How Night Nannies Fit Into Affluent Urban Family Life

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When Sandra Barsoum gave birth to her son, almost three years ago, she was worried. “The fear of the unknown as a first-time mom is really scary,” she said. “You hear a human you created screaming.” She was 39 years old when she became pregnant, having wanted to focus on her career in her 20s and 30s. Once her child was on the way, she quit her job as a city manager of West Hollywood, California, because the 13-hour days became too much.

Even though she had downshifted to a consulting role, after the baby came she was exhausted—she couldn’t sleep well, anxious about deciphering the baby’s cries. Her husband received no leave from his job as a financial adviser and was working New York hours in California. After she received a diagnosis of postpartum depression, she decided to hire a night nanny, who ended up staying with her family for nine months, sleeping in her son’s room. “Because I couldn’t think straight,” she said, “having another pair of eyes was not just a comfort for me. It was security for my son, as well.”

Night nannies, or night nurses, change, swaddle, soothe, and feed babies, caring for them throughout the night so their parents can get some rest. They also teach parents how to take care of infants. It isn’t a new profession: “We have been around so long. As long as people are going to have babies, they are going to need us,” said Josephine Chrouch, who runs the New York–based night-nurse agency Lullaby Services.

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Lately, the agency’s services have been in particular demand. As higher proportions of women have entered and stayed in the workforce, high-paying employers have demanded more of their workers’ time and paid parental leave remains widely unavailable. Alongside these developments, night-nannying has shifted from a specialty service for the very wealthy to a source of relief for many well-paid urban professionals trying to manage their postpartum lives. (Some well-off families opt for more than just part-time help, of course, hiring live-in nannies who can provide additional care in the early months.)

Chrouch, who employs 150 nannies, told me that when she started her business, in the mid-aughts, parents would book a night nanny for a few days to grant them temporary relief from the sleep deprivation and load of postpartum care, but now it is more common for them to book for longer periods of time, such as six months—durations that reflect the needs of a dual-earner household. By hiring night nannies for longer stretches of time, couples can continue to meet their work obligations just like they did before having children. (Even though those needs don’t go away after two or four or even six months, support during those early months can be crucial, especially in establishing a newborn’s sleep schedule.)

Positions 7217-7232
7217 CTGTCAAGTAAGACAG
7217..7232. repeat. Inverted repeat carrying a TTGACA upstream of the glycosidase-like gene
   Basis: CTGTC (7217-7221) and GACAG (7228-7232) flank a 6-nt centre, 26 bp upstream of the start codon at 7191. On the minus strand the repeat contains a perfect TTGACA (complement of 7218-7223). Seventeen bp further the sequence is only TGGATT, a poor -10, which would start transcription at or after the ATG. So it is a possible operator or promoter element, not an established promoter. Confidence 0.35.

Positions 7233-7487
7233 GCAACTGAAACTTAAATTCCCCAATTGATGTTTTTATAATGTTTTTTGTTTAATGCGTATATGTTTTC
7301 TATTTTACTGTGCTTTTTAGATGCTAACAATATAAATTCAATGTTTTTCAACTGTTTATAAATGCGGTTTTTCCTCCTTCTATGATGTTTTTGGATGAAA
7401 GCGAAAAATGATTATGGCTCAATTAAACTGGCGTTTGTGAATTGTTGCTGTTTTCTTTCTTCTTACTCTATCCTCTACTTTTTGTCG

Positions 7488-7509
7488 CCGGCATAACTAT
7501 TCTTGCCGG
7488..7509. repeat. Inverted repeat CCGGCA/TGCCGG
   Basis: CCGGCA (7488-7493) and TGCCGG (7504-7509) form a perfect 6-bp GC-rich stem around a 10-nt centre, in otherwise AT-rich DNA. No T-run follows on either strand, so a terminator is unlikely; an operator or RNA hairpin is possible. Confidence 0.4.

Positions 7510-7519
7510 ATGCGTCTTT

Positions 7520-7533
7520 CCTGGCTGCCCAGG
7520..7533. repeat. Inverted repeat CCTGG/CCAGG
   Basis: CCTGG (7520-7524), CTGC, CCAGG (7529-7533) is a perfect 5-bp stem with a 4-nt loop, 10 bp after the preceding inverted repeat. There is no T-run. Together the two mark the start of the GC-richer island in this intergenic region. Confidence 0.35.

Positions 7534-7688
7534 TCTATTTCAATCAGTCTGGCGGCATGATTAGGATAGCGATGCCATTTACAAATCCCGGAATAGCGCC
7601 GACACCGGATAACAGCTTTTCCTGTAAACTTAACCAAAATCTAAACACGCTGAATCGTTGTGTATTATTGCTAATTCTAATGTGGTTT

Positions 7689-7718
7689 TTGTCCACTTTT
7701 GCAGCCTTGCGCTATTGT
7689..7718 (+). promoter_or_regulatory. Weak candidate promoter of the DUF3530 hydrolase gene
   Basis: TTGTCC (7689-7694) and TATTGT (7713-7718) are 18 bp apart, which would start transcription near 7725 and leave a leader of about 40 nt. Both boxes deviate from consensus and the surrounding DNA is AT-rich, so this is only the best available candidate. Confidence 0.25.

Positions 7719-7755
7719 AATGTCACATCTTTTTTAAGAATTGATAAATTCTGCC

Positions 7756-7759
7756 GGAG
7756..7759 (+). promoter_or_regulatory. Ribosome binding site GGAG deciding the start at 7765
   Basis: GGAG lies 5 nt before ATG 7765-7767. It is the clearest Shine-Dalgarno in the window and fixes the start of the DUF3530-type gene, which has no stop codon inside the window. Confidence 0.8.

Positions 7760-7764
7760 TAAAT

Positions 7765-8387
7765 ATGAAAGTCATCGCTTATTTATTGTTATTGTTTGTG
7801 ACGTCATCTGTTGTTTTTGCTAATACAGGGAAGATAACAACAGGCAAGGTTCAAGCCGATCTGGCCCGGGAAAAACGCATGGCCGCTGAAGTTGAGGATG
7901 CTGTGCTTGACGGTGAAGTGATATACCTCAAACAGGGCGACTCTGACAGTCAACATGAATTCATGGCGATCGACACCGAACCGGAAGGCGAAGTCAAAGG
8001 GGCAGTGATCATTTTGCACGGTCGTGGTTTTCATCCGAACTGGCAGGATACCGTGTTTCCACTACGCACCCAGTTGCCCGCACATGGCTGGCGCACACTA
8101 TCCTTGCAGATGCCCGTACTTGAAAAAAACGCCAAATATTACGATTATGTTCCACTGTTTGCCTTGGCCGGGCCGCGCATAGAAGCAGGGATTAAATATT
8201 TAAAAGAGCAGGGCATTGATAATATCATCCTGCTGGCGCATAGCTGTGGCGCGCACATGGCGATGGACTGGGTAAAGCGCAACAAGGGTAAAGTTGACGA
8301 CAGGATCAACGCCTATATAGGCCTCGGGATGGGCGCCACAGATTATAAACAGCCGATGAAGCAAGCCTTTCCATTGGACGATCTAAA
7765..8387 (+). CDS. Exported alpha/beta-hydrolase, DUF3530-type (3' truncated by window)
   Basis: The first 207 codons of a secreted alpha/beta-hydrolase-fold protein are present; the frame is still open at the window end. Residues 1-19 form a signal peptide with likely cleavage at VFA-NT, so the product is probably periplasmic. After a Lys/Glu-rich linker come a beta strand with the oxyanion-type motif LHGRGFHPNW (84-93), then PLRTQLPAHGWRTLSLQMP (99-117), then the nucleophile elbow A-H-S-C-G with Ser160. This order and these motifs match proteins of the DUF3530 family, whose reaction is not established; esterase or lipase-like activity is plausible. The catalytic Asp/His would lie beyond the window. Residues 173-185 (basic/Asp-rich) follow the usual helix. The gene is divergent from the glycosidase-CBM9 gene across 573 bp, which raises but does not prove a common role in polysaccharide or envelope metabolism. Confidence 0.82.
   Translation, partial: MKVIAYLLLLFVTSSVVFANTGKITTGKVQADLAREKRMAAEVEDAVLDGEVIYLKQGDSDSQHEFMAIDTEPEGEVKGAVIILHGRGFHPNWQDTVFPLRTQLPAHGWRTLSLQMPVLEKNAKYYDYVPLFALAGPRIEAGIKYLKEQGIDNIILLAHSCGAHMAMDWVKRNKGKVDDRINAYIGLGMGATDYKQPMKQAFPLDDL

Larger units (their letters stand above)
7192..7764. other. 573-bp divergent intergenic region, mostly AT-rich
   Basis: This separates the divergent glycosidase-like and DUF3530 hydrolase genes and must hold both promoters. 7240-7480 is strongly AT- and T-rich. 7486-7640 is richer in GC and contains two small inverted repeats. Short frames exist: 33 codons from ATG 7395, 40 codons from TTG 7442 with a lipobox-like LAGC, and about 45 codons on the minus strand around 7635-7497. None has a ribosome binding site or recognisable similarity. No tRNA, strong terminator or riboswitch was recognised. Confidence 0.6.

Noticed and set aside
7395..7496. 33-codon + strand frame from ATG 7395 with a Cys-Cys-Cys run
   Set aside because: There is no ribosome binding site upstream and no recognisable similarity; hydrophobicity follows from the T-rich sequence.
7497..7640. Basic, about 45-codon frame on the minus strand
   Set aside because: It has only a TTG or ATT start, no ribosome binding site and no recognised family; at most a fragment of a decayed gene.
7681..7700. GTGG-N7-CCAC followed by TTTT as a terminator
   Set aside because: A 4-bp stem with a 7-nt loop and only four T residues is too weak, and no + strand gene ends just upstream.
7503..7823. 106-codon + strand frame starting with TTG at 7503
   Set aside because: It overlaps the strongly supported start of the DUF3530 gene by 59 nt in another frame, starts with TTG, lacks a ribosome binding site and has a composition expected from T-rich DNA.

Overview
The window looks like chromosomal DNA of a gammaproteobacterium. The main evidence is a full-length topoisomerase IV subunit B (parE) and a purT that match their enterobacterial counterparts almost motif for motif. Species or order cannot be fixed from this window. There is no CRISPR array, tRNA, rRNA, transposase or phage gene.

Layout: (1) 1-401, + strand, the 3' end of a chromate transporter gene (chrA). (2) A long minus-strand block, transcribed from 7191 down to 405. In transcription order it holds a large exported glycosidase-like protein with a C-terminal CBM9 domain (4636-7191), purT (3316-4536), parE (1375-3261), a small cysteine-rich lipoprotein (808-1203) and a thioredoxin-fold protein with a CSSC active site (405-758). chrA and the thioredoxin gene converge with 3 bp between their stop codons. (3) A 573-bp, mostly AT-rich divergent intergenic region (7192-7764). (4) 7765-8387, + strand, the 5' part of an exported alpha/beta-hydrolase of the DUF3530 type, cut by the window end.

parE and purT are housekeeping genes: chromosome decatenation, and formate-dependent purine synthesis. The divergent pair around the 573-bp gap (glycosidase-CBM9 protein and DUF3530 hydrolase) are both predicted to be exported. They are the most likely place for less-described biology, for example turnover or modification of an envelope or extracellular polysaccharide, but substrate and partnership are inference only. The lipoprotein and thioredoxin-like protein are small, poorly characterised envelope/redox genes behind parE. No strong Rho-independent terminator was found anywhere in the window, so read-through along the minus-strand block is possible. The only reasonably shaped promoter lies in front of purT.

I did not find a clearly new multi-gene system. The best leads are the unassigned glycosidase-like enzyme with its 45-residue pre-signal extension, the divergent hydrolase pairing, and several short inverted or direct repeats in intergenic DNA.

These services do not come cheap. Rates vary widely, but according to Haleigh Almquist, who runs the D.C. agency Hush Hush Little Baby, they generally range from about $25 to $40 an hour nationally. (I also heard of rates as low as $18 an hour and as high as $60 an hour, and prices may still go up from there at the highest end of the market.) Parents can spend several thousand dollars a month to have a night nanny most nights, and that’s on top of whatever they may be paying for child care during the day.

In dual-earner households, having overnight support helps parents during what is usually a sleep-deprived, frazzled time. One mother I spoke with, a 30-year-old third-year medical resident in New York, works 80 to 90 hours a week and spends additional time at home on research. She said her residency program didn’t offer her a formal leave or guidance about designing one, and asked not to be named, fearing retribution from the program for pointing this out. She decided on a leave of eight weeks, reimbursed through short-term disability insurance, which she began the day before she was induced into labor, so she wouldn’t have to be on her feet and taking part in a surgery that day. Her husband, meanwhile, took only a week off. (He received his normal pay, which he negotiated with his boss.) He had a travel-heavy work schedule for his job in finance, so the couple decided to hire a full-time nanny, whom they still employ.

It costs them more than $8,000 a month. “We were lucky we had the resources,” the mother told me. “I think it’s hard because the whole problem with residency is it’s at a time you are most fertile.” She and her husband, like many other couples, were planning care around the fact that neither parent’s employer had a formal parental-leave policy.

Joya Misra, a professor of sociology and public policy at the University of Massachusetts at Amherst, told me that having a night nanny reinforces “the notion of the ideal worker as completely unencumbered from care responsibility.” She described the 1950s conception of a worker as a man with regular hours and a wife at home. “He worked a full day but was still expected to go home at 5 … Now we have this whole different idea of being on all the time,” she said.